Why the Hard Stuff Has Been Easier

I picked up You Know When the Men Are Gone* by Siobhan Fallon on a whim at my local library** a few weeks ago by my usual book-choosing method: thirty seconds of scanning the reshelve cart parked next to the new release shelves followed by another thirty seconds dashing up and down the new release shelves all while listening and watching for my kiddos as they roamed back and forth through past the circulation desk. 

This book ended up in my checkout pile because the title and the inside flap spoke to me; I honestly thought it might be a fluffyish chick-lit novel about life as a military wife. 

{I've often thought I have ample material from my years as a Navy wife to write such a story myself.}

I was busy reading a few other books before I finally picked this up a week or so ago.  It says something about this book that its stories are the ones that have been rattling around in my head while those other books left such a dim impression that I can't even remember exactly what their titles were.

First, this isn't a novel; it's a series of short stories, all related, about the realities of life for Army soldiers and their families dealing with a year long deployment. 

Second, I was blown away by the writing.  Absolutely beautiful and heartbreakingly true.

Third, I was taken back in time to my own pre-kiddo, pre-civilian, Navy years of my marriage to Knute.

Knute never deployed for a year (thank God) but he did deploy for about six months for his longest stretch.  Add to that several smaller deployments (two months), time underway (a few weeks at a stretch), duty days (on the ships for 48-72 hours straight than back to the usual grind of 12 hour days), and schools (two different 6 month schools where he lived as a geographic bachelor because I didn't move with him - we saw each other on weekends or every other weekend), and we spent about two and a half years apart during our first five years of marriage when he was active duty in the Navy.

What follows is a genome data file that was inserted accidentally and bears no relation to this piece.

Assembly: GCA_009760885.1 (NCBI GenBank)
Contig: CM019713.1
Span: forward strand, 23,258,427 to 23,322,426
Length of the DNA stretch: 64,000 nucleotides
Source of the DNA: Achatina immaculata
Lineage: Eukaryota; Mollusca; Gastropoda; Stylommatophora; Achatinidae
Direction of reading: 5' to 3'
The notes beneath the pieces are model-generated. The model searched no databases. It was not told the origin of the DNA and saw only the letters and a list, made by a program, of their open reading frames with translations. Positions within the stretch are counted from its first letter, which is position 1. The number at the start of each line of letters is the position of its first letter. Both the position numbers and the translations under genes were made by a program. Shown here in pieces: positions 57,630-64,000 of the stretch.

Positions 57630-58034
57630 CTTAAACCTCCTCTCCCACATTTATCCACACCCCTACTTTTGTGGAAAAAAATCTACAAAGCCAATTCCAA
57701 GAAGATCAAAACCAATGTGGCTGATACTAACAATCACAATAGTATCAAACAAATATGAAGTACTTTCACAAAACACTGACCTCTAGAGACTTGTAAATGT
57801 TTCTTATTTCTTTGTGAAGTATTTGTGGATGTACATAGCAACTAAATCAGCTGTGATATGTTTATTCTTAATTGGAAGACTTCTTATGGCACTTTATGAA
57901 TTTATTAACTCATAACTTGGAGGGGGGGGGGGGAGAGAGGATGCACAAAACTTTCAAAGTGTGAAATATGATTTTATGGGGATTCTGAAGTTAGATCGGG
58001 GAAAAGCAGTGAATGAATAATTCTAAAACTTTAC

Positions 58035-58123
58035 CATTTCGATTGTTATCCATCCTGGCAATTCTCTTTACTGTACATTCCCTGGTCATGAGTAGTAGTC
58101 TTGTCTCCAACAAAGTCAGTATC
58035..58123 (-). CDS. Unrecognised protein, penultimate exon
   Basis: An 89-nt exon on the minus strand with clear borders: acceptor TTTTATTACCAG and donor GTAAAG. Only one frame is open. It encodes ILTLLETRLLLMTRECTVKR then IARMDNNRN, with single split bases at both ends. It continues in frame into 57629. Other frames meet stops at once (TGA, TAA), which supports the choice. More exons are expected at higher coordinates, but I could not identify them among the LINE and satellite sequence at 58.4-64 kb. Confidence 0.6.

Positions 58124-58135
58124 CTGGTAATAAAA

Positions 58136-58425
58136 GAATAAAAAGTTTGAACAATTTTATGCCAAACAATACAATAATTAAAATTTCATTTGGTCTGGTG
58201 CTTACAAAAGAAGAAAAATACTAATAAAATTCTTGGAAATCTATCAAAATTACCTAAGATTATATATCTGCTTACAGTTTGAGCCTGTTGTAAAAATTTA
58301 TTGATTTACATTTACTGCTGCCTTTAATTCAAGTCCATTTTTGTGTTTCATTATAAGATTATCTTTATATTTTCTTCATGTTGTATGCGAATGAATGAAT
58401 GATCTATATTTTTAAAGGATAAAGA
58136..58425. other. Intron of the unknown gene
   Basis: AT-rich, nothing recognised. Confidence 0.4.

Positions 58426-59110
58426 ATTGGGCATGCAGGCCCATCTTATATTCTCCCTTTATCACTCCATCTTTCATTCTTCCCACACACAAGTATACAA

Those years, those days-weeks-months apart, those 2:30 am phone calls from the other end of the Earth that ripped me from my sleep with a deep, cold fear-filled dread (even in times of peace, even during normal deployments and exercises, sailors die doing their jobs; the sea is a dangerous and unforgiving taskmaster), forever altered the way I look at everyday life.

There have been hard times in the years that have ensued since Knute resigned his commission and we became card carrying members of the Joe Q Public ordinary citizens club.

We had three kids in four-and-a-half years.

Knute changed jobs twice, necessitating moving (again!) twice during those years of infants, toddlers, and {unceasing morning sickness} pregnancy.

I had a cervical cancer scare between kiddo 2 and 3.  After a hysteroscopy, the docs determined that all was ok and I was simply exhibiting signs of stress; we were in the midst of Knute's first job change/move/civilian life upheaval.  Still, there was a week to ten days between the ultrasound and the scope where I laid in bed at night not sleeping, wondering if I would see my then 3 year old and 1 year old grow up.

There were the ear surgeries our daughter stoically endured; the night spent by our son's bedside in the hospital as he recovered from a massive asthma attack, both of us trying to block out the hidden meaning of his doctor's words, "For a few minutes in the ER, he really had us scared." 

Then there are all the ordinary details of life that fill up our days, the everyday hard stuff, the challenges of parenting three children and doing it as best we can so that they can grow up to be good people in this world.  The bills, the expected ones and the unexpected ones; the schedules, cram-packed with activities and volunteering and appointments and family events. 

Through all those hard times, from the dark valleys where I knew I never walked alone but feared I might never climb out of to the everyday dips and vistas of life, it's been easier.

Easier simply because I had Knute Q Public.

Happy {48 days belated} 16th Anniversary, Knute.  I love you.

*Yo, that's my Amazon affiliate link, just so you know, full disclosure and all that good stuff.  ;-)

**And that is a totally unaffiliated link to my local library simply because I LOVE my library and our fantastic librarians.  I feel like Norm walking into Cheers - everybody knows my name (and my kids, too).